During a CCU rotation,  I was involved in a relatively simple “chest pain” simulation exercise. As the circulating resident, I was tasked with giving the patient ASA to chew. In that moment I didn’t just simulate giving ASA; I took the yellow lid from an epinephrine kit (it looked like a small circular tablet) and put it in the mannequin’s mouth asking him to chew it. I did not think much of it until our airway resident was preparing to intubate, and the whole case derailed into an “ airway foreign body” scenario—to the confusion of the simulationists sitting behind the window who didn’t know how that foreign body got into the airway in the first place. Why did I do that? I believe it’s because I bought into the scenario, and in my eyes that mannequin was my patient, and my patient needed the ASA to chew. The case of a chest pain—although derailed into a difficult airway case by my earnest delivery of medications—was in the context of a residency rotation where I was expected to manage the CCU independently overnight. That context allowed me to buy-into the case because I knew these skills were transferrable to my role as a CCU resident. My buy-in has had less to do with the mannequin and the physical space and everything to do with how the simulation fit into the greater context of my current training.

There has been discussion amongst simulationists that there should be a frame shift away from fidelity and towards educational effectiveness: helping to engage learners, providing framework and context to aid them in suspending their disbelief, and providing structure to apply the simulation to real-time resuscitations in order to enhance learner engagement [2]. The notion of functional fidelity is one that resonates with me as a budding simulationist; if a learner has an educational goal and is oriented to how the simulation will provide the context and platform to learn that goal, the learner may more easily “project fidelity onto the simulation scenario.” That is, the learner will buy-into the simulation [2].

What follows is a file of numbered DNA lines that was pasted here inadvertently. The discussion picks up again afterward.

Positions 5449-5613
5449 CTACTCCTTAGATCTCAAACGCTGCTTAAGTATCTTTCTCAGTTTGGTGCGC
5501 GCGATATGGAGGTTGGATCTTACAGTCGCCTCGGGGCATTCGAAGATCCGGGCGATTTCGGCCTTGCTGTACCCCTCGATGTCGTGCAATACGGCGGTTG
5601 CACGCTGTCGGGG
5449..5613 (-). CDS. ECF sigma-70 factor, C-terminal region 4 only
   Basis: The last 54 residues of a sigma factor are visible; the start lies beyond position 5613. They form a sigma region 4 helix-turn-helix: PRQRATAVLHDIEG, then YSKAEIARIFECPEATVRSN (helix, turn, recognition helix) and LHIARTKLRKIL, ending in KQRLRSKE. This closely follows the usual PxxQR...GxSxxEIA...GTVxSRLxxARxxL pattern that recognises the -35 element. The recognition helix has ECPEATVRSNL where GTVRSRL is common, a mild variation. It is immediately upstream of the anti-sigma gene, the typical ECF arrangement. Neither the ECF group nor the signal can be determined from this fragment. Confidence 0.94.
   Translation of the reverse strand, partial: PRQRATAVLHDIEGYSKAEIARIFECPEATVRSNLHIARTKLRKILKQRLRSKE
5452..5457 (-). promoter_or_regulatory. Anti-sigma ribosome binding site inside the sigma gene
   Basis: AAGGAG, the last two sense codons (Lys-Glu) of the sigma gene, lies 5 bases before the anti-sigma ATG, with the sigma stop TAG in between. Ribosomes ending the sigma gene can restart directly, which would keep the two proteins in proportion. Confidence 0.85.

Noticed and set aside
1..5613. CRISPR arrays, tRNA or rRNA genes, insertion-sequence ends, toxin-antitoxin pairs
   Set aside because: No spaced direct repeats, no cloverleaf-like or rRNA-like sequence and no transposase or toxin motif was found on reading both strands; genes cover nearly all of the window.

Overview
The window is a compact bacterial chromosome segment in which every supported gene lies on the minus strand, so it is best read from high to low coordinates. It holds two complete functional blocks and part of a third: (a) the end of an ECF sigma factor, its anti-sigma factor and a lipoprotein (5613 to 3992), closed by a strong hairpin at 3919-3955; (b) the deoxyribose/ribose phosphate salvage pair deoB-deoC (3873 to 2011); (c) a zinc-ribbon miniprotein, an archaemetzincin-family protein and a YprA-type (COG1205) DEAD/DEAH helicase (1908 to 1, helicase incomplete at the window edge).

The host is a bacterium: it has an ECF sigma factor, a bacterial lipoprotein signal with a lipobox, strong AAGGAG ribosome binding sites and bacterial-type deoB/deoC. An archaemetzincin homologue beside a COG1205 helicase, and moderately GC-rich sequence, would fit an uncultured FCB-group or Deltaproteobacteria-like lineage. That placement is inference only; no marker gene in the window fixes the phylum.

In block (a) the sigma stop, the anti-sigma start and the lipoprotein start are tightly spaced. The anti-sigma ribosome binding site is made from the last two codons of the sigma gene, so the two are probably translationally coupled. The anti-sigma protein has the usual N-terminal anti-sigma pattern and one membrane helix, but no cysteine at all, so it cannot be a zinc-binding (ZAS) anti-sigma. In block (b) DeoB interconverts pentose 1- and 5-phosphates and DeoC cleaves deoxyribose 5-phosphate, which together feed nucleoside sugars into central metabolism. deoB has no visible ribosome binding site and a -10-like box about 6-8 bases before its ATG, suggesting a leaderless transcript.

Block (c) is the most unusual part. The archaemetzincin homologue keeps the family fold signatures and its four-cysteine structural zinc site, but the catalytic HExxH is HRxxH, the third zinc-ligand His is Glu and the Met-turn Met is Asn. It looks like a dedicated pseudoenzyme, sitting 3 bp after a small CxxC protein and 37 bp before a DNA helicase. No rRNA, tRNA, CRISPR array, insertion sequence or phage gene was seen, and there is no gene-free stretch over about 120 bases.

So how do we facilitate buy-in?

We can start by orienting learners meaningfully and intentionally to the simulation exercises. [3] This can be accomplished by demonstrating how the concepts from the simulation are transferrable to other contexts which can allow the learners to engage on a deeper level with the simulation and see the greater applicability of what they are learning [2].  We can’t assume learners understand why or how this exercise is applicable to them. A chest pain case for a senior resident in emergency medicine has very different learning outcomes than the same case for an off service junior resident rotating through the ER; the same can be said for a resident primarily working in the hospital or working in an outpatient clinic. Tailoring case objectives to learners specifically provides an opportunity to provide relevant skills to learners in the context of their training, giving them a reason to buy-in to the scenario session. Moving beyond “to learn…” or “to outline the management of…”, I would advocate that specifically outlining objectives for the level and specialties of participating learners will help them see the employability of the skills they gain in the simulation.

We can also use those specific objectives and context we start the simulation session with to foster a more directed debrief. The post-simulation discussion should not only cover medical management principles but also specific discussion about what learners would do if they encountered a similar situation in their specific work environment (clinic, ward, etc), transferring the learning out of the simulation lab and into real world medical practice.